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Spring at Chestnut Run Farm

Spring is a beautiful time at Chestnut Run Farm for it is then that our pear and apple orchards bloom. The blooms form in large clusters yet for quality fruit production, we can allow only one flower from each cluster to remain.

To grow large, high-quality fruit, we must blossom thin. Lise and I spend long hours in the orchards during the bloom period snipping off blossoms to reduce the crop load.

Asian pears in bloom
Early spring blooms on pear trees
Asian pears in bloom
Large clusters of blookms prior to thinning.
Asian pears in bloom
Many hours of labor are required to thin the orchards.
Asian pears in bloom
Only a few blossoms remain after thinning. Note that more blossoms are on the ground than are left in the tree.

Thinning gets really boring and when I've had all I can take of it, it's time for a break. I tell Lise that to grow quality fruit, you have to keep the trees happy. Pear trees must like mandolin music, right? No matter, I play for them anyway.

Playing my Weber mandolin during pruning Playing my Crystal Forest mandolin during pruning
Playing the mandolin is one of my other passions besides making wine. I enjoy the renaissance and classical genre and the trees respond well to it. The photo on the right above shows me playing my hand-crafted Crystal Forest mandolin to the young Shiro plum trees during bloom. It did the trick, as they produced a nice crop of Shiro plums in 2013. As a result, we were able to produce our first Japanese plum wine for introduction in spring 2014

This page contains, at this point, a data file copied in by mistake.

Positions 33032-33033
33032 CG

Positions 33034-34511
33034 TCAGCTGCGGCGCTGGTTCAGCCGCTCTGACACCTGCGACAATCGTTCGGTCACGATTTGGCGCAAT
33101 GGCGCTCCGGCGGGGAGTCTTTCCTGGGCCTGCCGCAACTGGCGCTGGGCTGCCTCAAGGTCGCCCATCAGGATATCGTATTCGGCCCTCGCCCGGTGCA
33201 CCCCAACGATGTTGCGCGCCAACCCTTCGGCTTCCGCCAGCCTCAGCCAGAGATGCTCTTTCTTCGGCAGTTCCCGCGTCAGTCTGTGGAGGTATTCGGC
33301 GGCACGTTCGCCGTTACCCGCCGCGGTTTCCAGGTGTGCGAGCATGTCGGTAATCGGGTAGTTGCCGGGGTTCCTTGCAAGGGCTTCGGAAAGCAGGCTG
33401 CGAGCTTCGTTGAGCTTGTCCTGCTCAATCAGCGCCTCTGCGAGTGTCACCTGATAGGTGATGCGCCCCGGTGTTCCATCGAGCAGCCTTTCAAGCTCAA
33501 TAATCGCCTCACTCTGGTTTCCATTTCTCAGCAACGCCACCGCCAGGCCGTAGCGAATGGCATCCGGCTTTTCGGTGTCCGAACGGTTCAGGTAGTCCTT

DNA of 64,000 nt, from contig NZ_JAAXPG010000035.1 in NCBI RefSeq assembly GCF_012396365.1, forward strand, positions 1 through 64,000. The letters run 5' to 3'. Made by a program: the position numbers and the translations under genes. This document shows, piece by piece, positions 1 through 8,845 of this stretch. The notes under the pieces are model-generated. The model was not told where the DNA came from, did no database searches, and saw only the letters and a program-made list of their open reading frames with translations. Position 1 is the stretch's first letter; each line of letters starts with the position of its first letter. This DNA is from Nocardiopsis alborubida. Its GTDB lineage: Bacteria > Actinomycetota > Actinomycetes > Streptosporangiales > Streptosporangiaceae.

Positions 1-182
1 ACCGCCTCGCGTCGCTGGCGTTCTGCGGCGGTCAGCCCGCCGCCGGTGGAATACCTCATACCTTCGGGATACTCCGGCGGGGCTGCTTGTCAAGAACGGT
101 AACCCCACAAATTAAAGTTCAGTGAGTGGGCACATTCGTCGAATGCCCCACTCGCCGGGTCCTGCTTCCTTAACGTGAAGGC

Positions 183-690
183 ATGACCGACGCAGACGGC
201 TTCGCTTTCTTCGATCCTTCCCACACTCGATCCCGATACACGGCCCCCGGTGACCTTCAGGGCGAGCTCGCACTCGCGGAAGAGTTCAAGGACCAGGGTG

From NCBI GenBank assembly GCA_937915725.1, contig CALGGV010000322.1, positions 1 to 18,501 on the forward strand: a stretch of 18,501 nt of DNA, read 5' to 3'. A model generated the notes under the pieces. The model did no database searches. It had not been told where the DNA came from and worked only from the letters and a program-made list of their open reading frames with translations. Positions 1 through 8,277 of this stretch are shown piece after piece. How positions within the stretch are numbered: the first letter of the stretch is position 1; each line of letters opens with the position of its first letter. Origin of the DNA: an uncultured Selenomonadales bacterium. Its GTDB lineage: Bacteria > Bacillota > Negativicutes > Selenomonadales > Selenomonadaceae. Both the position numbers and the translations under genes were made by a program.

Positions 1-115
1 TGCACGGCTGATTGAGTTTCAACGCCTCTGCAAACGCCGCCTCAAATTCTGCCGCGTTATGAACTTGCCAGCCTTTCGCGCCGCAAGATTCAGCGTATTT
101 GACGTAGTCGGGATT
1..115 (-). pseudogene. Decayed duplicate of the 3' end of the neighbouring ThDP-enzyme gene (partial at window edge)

List the Cat at Chestnutrun Farm

Lise is an avid volunteer at the Salem County Humane Society. Here on the farm, our own cats like to help with the orchard work.

Asian pears in bloom Asian pears in bloom

Spring is also lambing season at Chestnut Run Farm.

These photos show our diligent Katahdin ewes with their beautiful lambs. These lambs are about one day old. The orange color on their bellies is from the iodine we use to dip their navels which is needed to keep them healthy.

 

Next Summer ....


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No grapes were harmed in the making of these wines!
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